- advice; opinion or instruction given in directing the judgment or conduct of another.
- interchange of opinions as to future procedure; consultation; deliberation.
- Law. (used with a singular or plural verb) the advocate or advocates engaged in the direction of a cause in court; a legal adviser or counselor: Is counsel for the defense present?
- deliberate purpose; plan; design.
- Theology. one of the advisory declarations of Christ, considered by some Christians as not universally binding but as given for aid in attaining moral perfection.
- Archaic. a private or secret opinion or purpose.
- Obsolete. wisdom; prudence.
- to give advice to; advise.
- to urge the adoption of, as a course of action; recommend (a plan, policy, etc.): He counseled patience during the crisis.
- to give counsel or advice.
- to get or take counsel or advice.
- keep one's own counsel, to conceal one's ideas or opinions; keep silent.
- take counsel, to ask for or exchange advice, ideas, or opinions; deliberate; consult.
Origin of counsel
Synonyms for counsel
- advice or guidance on conduct, behaviour, etc
- discussion, esp on future procedure; consultationto take counsel with a friend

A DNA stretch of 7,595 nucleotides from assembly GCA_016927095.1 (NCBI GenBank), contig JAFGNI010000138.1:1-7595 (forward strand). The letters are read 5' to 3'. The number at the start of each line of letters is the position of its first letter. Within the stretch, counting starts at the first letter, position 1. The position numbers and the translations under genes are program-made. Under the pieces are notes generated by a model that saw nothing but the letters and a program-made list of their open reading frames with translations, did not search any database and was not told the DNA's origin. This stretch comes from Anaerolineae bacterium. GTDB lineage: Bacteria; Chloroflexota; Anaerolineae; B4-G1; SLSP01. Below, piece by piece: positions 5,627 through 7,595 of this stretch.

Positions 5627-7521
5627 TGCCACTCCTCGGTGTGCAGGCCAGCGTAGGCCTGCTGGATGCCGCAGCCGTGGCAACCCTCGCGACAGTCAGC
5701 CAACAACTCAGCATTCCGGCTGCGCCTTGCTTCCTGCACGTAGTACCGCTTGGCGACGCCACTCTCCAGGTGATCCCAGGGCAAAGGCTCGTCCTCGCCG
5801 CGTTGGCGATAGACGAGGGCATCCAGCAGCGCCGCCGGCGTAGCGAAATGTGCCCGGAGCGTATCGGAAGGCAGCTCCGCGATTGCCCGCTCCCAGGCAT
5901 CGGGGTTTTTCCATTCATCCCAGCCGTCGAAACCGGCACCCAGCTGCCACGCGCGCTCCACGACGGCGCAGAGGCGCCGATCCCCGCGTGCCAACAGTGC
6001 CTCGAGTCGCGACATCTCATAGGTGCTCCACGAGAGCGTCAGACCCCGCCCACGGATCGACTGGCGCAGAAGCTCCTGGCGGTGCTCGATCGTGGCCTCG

- a person whose advice or guidance is or has been sought
- a barrister or group of barristers engaged in conducting cases in court and advising on legal matterscounsel for the prosecution
- a policy or plan
- Christianity any of the counsels of perfection or evangelical counsels, namely poverty, chastity, and obedience
- counsel of perfection excellent but unrealizable advice
- private opinions or plans (esp in the phrase keep one's own counsel)
- archaic wisdom; prudence
- (tr) to give advice or guidance to
- (tr; often takes a clause as object) to recommend the acceptance of (a plan, idea, etc); urge
- (intr) archaic to take counsel; consult
Word Origin for counsel
early 13c., from Old French counseil (10c.) "advice, counsel; deliberation, thought," from Latin consilium "plan, opinion" (see consultation). As a synonym for "lawyer," first attested late 14c.
late 13c., from Old French conseiller "to advise, counsel," from Latin consiliari, from consilium "plan, opinion" (see counsel (n.)). Related: Counseled. Counseling "giving professional advice on social or psychological problems" dates from 1940.
keep one's own counsel
Say little or nothing about one's opinions or intentions. For example, Betty is notorious for keeping her own counsel; you never know what she really thinks. This expression employs counsel in the sense of “a secret,” a usage dating from about 1300.
see keep one's own counsel.